Kelli Siddiqui | July 10, 2014
“It was Friday, and I was out looking for daily work. I waited until around noon where laborers gather to find daily work. On that day, no one selected me for work so I returned to my village. This region is very hilly. As I passed a hill near my village, I saw a lot of people standing by where the landslide covered our village and homes. At first, I thought I was dreaming or my eyes were not working. Then, I realized it was not a dream.
“I could see from the upper part of the hill that there was a landslide and part of the village had also slid away. I could see in the valley a lot of mud where my home and children would have been. As I came closer, I could see people from our neighboring village removing dead bodies."
Chris Herlinger | July 8, 2014
KAMPALA, Uganda – A telling moment as I finished up an assignment here in Uganda came not when I was in the impoverished Karamoja region of northeastern Uganda, the focus of my work, but here in the capital of Kampala.
Getting lunch at my hotel, I spoke to some fellow visitors and they asked me what had brought me to Uganda. When I told them I had been in Karamoja, one woman looked surprised and said, “Did you find food there?” When I asked another woman how people in Kampala perceive Karamoja, she replied without a beat, “Backwards.”
Rev. John L. McCullough | July 2, 2014
As original published on the 1,000 Days Nutrition Newsroom, June 25, 2014
There’s a saying amongst those humanitarians who respond to disasters as their professional focus.
“If you’ve seen one disaster … you’ve seen one disaster.”
No two disasters are alike. Disaster rips bare the tissue that makes up a community revealing all parts at once. The good traits of resilience, human connection and the natural tendency to help. And, the bad – marginalization, once hidden, becomes more pronounced. Chronic problems usually unseen are often most visible when catastrophe knocks off the polish that makes it easy to ignore, and reveal the connections that work together to keep hunger and poverty systematized.
Rev. John L. McCullough | June 27, 2014
As originally published by The Hill, March 28, 2014, 3 pm
Our nation would rightfully be outraged if another country turned away 52,000 children seeking safety from violence, gang conscription, rape and drug wars. Yet, as this happens right now inside our own borders, some lawmakers have the audacity to use these innocent migrant children for their own partisan agenda. As neighbors, we have a moral obligation to support and protect these young sojourners from harm – whether it be extreme violence and desperation in making a dangerous journey – or the partisan abuse of their circumstances for political ends.
Angela Rupchock-Schafer | June 24, 2014
We are winning the fight against hunger and poverty. We are winning it in concrete, measurable ways. Ways most visible in the numbers of young lives saved and communities changed through targeted, sustainable and strategic programs. Global hunger has been reduced by more than 34 percent since 1990, an amazing feat. And yet, listening to the national and international conversation around development assistance and poverty-fighting programs, one could be easily convinced otherwise.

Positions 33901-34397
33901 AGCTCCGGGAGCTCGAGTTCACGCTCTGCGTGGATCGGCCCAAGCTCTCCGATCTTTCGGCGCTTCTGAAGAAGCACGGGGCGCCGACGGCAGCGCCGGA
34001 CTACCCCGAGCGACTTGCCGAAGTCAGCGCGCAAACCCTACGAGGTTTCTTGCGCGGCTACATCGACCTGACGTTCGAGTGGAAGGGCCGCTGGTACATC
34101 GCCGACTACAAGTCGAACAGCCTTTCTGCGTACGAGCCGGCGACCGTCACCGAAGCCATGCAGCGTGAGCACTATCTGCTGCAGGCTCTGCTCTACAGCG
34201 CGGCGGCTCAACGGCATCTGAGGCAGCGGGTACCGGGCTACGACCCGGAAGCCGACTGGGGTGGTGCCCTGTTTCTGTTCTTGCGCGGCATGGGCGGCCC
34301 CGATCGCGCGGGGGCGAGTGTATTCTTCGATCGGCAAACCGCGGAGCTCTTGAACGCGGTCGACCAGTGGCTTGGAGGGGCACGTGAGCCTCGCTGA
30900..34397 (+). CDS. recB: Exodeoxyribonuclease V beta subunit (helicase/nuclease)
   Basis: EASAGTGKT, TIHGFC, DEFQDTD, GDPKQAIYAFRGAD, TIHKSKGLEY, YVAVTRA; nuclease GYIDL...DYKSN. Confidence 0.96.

It seems many don’t realize – or choose to ignore – that incredible progress in the fight against hunger and poverty has been realized over the past 30 years. The Zero Hunger Challenge attests to that progress and growth and is a voice that calls for action. The vibrancy and strength of grassroots advocates and leaders in working to convince governments and organizations to be active participants in the movement to end hunger in our lifetimes is nothing short of miraculous. But we can no longer, as a development community, continue to trust in our motives alone to move our agenda forward.
Sidney Traynham | June 18, 2014
Osman tells his own story of fleeing violence in Darfur, Sudan and how he came to America as a refugee.
William Haney | June 16, 2014
Hassan left his home in Somalia in 2008. He left a country that has been torn apart by civil war and famine for over 20 years. In that time hundreds of thousands of Somali refugees have fled violence, persecution, and starvation. They crossed deserts and borders to find themselves living, getting married, having children, and going to school in refugee camps throughout the Horn of Africa. While life doesn’t stop in a refugee camp, many refugees hold on to the hope that they are waiting for something better.
Having left Somalia only 6 years ago, Hassan now finds himself in a new country, the United States. He is part of the thousands of refugees that arrive in the United States each year as part of the federally funded United States Refugee Admissions Program (USRAP).
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